Tiff with HK over Luneta hostage fiasco finally over

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In this file photo taken on August 23, 2010, Philippine policemen take position as they start their attack on a hijacked tourist bus in Manila. AFP FILE PHOTO

MANILA, Philippines – President Benigno Aquino III’s designated trouble-shooter with Hong Kong emphatically declared Thursday that the dispute over the bungled Manila hostage rescue in which eight Chinese were killed seven others wounded in 2010, was “absolutely” over.

But while the Philippines has “settled” with Hong Kong, Cabinet Secretary Jose Rene Almendras said the government was “still addressing the individual concerns of the families” of the 21 victims.

Almendras said there was no “one-size fits-all” approach to the problem, noting that the Philippine side had to consider the demands and concerns of every family.

“We’ve settled with the Hong Kong government. That issue is done. That is why the Hong Kong government has lifted all the sanctions. But now we are addressing the individual concerns of the families,” he told Malacañang reporters  a day after Hong Kong Chief Executive Leung Chun-ying announced “the resolution of the incident.”

The joint statement between the two sides mentioned no categorical apology from the Philippine government, which instead expressed its “most sorrowful regret and profound sympathy” and extended its “most sincere condolences for the pain and suffering of the victims and their families.”

The agreement covered an “additional token of solidarity” to be given to the victims and their families “as a most sincere gesture of compassion of the people of the Philippines.”

“We were able to satisfy [what the families were asking for] without having to use that word (sorry or apology),” he said.

But Almendras noted that not all of the families would accept such a token, saying “some of them do not believe that it is appropriate for them to accept money” in exchange for the tragedy that befell their loved ones.

“There is an extreme sensitivity on that topic, which is precisely why we did not use the word compensation,” he said, maintaining that “no amount can ever compensate [for the loss of] human life.”

Almendras declined to disclose the amount of the “token,” but said families willing to accept it could receive it probably within the week. He said the amounts came neither from the Philippine nor Hong Kong governments, but were pooled from contributions from “businessmen and ordinary citizens” from both sides.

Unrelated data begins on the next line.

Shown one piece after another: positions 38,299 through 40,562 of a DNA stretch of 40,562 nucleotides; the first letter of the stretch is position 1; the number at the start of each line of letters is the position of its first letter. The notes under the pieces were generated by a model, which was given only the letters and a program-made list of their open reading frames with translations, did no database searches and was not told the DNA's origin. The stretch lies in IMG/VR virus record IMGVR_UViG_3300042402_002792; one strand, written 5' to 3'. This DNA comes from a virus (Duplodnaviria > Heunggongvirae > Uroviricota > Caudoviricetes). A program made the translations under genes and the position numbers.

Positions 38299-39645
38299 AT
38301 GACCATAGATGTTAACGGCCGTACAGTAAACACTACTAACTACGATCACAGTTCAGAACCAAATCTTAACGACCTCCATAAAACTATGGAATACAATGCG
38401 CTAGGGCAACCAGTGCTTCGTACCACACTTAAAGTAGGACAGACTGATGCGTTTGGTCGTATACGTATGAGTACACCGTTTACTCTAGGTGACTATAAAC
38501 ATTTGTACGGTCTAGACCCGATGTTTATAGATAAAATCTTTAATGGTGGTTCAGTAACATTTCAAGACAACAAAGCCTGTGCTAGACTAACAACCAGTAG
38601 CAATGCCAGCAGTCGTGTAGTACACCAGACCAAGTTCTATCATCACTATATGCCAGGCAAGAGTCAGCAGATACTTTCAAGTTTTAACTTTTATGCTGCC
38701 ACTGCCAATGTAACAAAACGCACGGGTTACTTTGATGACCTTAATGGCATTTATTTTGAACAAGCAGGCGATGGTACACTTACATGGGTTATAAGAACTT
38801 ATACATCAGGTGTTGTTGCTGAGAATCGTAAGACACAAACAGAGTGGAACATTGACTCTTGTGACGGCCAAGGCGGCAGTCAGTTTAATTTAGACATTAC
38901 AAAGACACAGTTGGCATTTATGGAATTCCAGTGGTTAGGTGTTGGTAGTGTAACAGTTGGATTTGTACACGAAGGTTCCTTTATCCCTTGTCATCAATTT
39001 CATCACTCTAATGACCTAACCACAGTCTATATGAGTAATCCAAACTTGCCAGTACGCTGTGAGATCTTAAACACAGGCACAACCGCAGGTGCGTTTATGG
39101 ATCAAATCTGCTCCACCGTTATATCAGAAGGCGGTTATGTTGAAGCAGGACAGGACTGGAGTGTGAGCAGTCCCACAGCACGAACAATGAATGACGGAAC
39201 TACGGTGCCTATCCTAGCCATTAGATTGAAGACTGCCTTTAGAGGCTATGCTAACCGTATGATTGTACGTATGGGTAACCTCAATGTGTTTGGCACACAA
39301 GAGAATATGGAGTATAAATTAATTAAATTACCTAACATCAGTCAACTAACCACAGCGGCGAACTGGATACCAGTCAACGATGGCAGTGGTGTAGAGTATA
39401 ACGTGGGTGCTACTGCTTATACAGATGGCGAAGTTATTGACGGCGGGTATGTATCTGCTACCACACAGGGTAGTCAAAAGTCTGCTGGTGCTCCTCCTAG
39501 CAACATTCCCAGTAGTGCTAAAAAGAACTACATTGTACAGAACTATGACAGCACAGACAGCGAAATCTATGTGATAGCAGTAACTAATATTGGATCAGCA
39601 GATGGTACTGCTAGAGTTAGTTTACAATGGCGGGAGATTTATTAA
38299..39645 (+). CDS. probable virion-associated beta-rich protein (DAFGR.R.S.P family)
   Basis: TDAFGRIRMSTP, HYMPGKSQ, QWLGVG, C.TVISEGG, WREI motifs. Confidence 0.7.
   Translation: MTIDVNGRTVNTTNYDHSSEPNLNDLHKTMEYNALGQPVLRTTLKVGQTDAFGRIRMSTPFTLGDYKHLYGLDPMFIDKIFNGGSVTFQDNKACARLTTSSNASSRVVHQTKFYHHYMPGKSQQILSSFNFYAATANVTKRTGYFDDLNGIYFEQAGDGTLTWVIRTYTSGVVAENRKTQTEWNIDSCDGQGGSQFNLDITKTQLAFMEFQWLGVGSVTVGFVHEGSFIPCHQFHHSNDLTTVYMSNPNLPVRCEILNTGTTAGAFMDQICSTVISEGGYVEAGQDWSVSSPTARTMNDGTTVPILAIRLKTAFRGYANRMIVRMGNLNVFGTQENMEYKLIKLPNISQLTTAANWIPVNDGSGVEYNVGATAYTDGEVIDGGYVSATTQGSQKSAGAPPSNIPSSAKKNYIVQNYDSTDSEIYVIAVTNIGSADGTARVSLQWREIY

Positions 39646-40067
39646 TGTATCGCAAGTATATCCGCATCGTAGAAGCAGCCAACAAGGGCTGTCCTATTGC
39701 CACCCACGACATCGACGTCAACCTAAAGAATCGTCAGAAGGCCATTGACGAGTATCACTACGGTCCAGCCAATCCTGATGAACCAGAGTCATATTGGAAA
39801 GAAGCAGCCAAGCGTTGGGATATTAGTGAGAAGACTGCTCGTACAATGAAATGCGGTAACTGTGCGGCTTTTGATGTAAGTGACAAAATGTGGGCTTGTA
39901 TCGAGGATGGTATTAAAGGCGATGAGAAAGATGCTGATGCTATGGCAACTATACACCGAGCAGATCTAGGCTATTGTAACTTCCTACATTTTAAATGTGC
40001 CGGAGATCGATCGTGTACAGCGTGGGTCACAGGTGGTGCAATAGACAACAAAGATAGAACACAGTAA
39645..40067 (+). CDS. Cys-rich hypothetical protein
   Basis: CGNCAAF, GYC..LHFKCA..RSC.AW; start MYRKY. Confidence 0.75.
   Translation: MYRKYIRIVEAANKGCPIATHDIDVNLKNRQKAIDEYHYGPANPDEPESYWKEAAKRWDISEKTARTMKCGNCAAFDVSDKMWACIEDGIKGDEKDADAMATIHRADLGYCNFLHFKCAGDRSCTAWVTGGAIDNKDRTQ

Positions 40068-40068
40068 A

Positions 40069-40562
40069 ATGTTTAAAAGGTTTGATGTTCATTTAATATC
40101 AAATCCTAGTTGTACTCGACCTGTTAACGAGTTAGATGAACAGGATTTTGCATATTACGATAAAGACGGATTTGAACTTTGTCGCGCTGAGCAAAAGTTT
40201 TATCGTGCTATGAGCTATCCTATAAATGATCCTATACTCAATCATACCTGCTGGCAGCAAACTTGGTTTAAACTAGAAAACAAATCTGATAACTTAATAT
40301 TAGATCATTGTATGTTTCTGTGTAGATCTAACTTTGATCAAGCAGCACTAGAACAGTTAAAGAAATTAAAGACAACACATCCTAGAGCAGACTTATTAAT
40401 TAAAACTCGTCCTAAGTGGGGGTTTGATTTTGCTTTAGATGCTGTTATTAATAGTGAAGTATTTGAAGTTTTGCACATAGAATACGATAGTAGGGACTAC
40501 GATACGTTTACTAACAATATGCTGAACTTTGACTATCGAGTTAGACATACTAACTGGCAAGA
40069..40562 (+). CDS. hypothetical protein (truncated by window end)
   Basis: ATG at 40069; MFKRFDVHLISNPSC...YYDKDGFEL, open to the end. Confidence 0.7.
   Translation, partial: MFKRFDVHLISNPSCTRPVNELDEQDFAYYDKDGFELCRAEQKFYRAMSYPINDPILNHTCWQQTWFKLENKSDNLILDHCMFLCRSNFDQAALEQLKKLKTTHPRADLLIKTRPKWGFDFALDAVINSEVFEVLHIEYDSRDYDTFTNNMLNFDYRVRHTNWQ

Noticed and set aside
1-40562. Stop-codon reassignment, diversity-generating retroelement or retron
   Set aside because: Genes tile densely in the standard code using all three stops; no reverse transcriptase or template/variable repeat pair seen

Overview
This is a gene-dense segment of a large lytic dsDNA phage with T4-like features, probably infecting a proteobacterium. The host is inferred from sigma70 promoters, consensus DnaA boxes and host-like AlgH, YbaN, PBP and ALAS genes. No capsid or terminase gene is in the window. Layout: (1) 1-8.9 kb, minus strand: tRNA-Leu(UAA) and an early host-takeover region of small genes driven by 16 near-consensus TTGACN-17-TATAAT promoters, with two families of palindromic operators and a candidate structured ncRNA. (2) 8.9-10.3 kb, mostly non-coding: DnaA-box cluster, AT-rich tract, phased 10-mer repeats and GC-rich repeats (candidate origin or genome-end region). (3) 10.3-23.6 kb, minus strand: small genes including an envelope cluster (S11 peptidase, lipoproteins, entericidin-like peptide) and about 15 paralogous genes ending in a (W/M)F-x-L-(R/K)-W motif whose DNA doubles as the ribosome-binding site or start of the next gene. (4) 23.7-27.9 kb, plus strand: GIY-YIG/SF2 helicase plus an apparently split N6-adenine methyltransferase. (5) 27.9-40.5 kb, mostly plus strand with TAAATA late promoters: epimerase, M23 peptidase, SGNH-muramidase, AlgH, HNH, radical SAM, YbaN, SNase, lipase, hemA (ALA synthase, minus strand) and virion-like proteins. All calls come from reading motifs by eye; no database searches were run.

The “final agreement” actually came two weeks ago when Almendras said he signed a “final document” containing “records of discussions” between the Philippines and Hong Kong for more than six months.

But until last Monday, he said, he was wary that some groups might “scuttle the initiative,” mainly if some of the families were talked out of rejecting the Philippine offer.

Almendras said he and his team had met with Leung and his Hong Kong counterpart, Edward Yau, before sitting down with the victims’ families. Also in the initial meeting was Manila Mayor Joseph Estrada, who earlier worked to salvage relations with Hong Kong by offering an apology to the victims.

The Cabinet secretary said Estrada’s presence the other day in Hong Kong was “helpful because there are many audiences” that the Philippine side had to deal with, such as the families and members of the local media there.

“Just to get to that point, that they [families] are agreeing to see me, was a very long struggle for us. So I started the meeting by thanking them for allowing us to finally speak to them. And then I explained and discussed every one of the four major demands that they have. And I issued the apology. I explained to them the complex nature of a national apology and an apology from the President. We discussed many options,” Almendras recalled.

Instead, it was Philippine National Police chief Alan Purisima who wrote letters to the families to express the government’s “sorrowful regret and profound sympathy, and most sincere condolences.”

“The letter of Purisima, was that an apology or not? Some people are saying it was. Some people are saying it’s not,” Almendras said.

“Did I apologize for President Aquino? I did not say anything to that effect but I expressed certain emotions and certain things relative to that but it was not an outright [apology]. I have no authority to say, ‘I am sorry in behalf of the Republic of the Philippines,’ but we made sure that we address the issues.”

Prior to meeting with the families, Almendras said he had been warned by Hong Kong officials that “some of them are still very emotional so please be ready.”

Speaking for the five families that agreed to meet with Almendras’ group was the brother of Masa Tse, the tourist guide killed during the bungled rescue operation. Almendras said his team was told that the families considered the meeting “very solemn.”

“We can imagine the emotion, the difficulty. Here was the [slain tourist guide] promoting our country and this was what happened to her,” Almendras told reporters.

Almendras said he also met with Yik Siu-ling, who was shot in the jaw and had to undergo an operation in Taiwan. He said Leung had told Yik’s story to Aquino when the two leaders met on the sidelines of the Asia Pacific Economic Cooperation Summit in Indonesia last year.

“I told her that it was her story, it was her circumstances that really caused us to reopen the discussions and go to the table again,” the Cabinet secretary said.

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